Although the right skillset may seem like the most important factor in whether a candidate is a good fit, the truth is that skills can be acquired, but personalities
During the selection process, consider how a candidate’s personality traits align with the daily job tasks. For instance, a trait such as empathy would likely be much
more important for a nurse or a social worker than it would be for a tax attorney or a computer programmer.
“What kind of person you hire depends on [the] culture of organization and the kind of job,” said Maynard Brusman, a San Francisco-based psychologist and founding
principal of consulting firm Working Resources. “A great person with all kinds of skills may be [a] good fit for one and [a] poor fit for another, simply based on
their personality type.”
- Improve your interviews.
A study by Leadership IQ found that failures exhibited by new employees may result from flawed interview processes. The study revealed that 82% of the 5,000 managers
surveyed reported that the interviewers were too focused on other issues, too pressed for time or lacked the confidence in their interviewing abilities to pay
attention to red flags.
According to Leadership IQ CEO Mark Murphy, this is because the job interview process focuses on making sure new hires are technically competent, whereas other factors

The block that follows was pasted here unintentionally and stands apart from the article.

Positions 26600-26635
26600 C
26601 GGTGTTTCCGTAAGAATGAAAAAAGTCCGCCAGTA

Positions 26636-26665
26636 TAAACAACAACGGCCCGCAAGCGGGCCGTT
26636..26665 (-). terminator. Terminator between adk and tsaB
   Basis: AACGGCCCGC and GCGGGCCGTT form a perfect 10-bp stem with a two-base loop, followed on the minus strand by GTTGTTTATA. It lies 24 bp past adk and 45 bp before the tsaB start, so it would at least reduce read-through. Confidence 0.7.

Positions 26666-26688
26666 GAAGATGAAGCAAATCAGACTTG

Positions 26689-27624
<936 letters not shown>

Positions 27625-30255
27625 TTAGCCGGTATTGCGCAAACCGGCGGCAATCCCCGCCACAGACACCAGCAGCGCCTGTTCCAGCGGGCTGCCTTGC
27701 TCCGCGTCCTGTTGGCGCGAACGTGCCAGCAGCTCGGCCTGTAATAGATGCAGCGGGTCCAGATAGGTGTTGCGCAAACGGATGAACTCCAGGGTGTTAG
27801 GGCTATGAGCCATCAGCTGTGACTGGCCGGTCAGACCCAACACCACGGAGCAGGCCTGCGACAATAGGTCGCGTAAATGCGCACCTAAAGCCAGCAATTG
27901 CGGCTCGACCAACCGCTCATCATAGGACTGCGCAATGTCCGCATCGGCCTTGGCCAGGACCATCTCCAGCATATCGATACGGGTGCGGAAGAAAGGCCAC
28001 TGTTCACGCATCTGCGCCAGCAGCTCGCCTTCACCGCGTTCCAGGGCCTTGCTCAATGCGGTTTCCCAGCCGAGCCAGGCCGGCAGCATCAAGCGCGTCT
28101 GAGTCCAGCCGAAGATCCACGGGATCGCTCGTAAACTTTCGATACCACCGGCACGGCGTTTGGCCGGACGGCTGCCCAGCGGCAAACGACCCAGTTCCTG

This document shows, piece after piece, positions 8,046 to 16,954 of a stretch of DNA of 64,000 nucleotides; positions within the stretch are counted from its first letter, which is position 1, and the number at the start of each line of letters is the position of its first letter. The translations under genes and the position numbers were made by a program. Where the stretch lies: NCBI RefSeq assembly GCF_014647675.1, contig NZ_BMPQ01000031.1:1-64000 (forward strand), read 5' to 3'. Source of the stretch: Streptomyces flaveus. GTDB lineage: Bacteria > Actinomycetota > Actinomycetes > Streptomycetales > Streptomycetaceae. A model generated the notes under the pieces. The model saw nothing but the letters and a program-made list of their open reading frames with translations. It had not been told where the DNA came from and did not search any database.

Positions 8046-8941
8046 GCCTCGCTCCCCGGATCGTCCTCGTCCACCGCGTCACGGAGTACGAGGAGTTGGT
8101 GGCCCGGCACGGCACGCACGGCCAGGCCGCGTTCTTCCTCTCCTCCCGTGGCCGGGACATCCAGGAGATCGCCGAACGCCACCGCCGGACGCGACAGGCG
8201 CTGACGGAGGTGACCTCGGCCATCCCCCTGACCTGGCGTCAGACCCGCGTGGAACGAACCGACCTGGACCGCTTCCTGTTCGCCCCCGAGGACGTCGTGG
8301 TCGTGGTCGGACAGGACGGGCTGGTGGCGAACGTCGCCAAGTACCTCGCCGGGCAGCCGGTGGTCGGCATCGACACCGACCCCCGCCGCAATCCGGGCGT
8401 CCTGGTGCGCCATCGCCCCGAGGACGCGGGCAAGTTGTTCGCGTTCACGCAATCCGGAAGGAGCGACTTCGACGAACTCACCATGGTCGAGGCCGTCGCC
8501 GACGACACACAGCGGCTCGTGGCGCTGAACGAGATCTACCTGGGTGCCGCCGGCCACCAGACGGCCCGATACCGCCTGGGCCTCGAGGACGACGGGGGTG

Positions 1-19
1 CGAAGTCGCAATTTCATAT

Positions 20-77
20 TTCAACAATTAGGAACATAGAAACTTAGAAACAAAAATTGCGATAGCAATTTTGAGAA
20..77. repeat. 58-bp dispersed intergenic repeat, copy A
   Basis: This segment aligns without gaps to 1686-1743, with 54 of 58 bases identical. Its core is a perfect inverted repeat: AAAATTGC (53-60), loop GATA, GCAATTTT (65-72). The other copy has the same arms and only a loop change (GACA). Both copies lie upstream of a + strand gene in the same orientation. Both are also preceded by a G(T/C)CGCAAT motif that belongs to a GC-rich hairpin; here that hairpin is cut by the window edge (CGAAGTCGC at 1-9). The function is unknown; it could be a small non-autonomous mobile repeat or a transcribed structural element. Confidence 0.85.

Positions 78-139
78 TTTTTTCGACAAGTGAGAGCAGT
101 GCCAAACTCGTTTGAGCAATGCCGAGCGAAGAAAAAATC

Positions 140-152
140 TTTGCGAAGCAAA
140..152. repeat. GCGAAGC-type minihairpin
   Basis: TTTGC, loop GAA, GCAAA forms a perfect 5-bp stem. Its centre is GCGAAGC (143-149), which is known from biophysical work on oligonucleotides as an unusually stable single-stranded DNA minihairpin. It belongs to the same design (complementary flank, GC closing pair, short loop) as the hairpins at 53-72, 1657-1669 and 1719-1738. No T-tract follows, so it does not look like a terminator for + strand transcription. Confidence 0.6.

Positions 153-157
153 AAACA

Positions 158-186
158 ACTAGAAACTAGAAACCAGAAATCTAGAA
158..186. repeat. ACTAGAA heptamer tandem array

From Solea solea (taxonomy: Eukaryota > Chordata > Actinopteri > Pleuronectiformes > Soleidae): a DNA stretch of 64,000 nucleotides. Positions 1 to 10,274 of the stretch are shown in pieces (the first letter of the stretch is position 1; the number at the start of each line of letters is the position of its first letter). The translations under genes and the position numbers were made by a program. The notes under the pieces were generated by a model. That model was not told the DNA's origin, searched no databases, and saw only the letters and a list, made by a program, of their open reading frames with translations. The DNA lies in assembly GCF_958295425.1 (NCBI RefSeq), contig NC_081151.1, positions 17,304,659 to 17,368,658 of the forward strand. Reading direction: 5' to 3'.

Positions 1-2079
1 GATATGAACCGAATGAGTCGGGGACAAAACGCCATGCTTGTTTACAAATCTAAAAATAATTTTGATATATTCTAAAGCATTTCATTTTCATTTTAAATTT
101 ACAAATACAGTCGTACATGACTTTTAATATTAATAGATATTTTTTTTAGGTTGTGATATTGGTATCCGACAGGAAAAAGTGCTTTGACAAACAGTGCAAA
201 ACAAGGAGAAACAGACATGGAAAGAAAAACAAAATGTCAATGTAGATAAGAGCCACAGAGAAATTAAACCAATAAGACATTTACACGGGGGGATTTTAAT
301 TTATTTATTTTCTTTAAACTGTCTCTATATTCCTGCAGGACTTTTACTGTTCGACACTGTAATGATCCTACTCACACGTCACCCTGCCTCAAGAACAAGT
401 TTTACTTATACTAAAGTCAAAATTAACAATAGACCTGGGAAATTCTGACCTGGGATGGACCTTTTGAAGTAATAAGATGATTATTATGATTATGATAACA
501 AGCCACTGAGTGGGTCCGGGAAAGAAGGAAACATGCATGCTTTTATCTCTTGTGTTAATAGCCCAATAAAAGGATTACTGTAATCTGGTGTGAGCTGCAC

that are just as important to employee success – like coachability, emotional intelligence, temperament and motivation – are often overlooked.
It’s important to allow prospective employees to interview you, too. Letting candidates ask questions will give you a chance to see what’s important to them, Brusman
said. It also gives them a chance to determine that they want to keep pursuing a job at your company, or to decide that it’s not the right fit for them.
“Be open and honest about what it’s going to be like to work for your company,” Brusman said. “You want to give a realistic preview of the work environment.”
- Keep an eye on your reviews.
Potential employees often seek insider information about companies they want to work for, and this includes salary estimates, interview tips and reviews from current
and former employees from sites such as Glassdoor. Studies show that 86% of Glassdoor users read company reviews and ratings before deciding to apply for a job. Top
candidates may not even apply in the first place if they don’t like what they see: 50% of job seekers said they would not take a job with a company that had a bad
reputation, even for a pay increase.
Two actions that draw in candidates include being active on review websites and posting accurate information. If you have a lot of negative reviews from former
employees, it may be time to work on your company culture before you try to fill any open positions. Doing so can improve employee retention and lead to more positive
reviews that will attract quality employees.
Key takeaway: To improve your hiring process, embrace technology, build a positive company brand and online reputation, and improve job descriptions and interviews.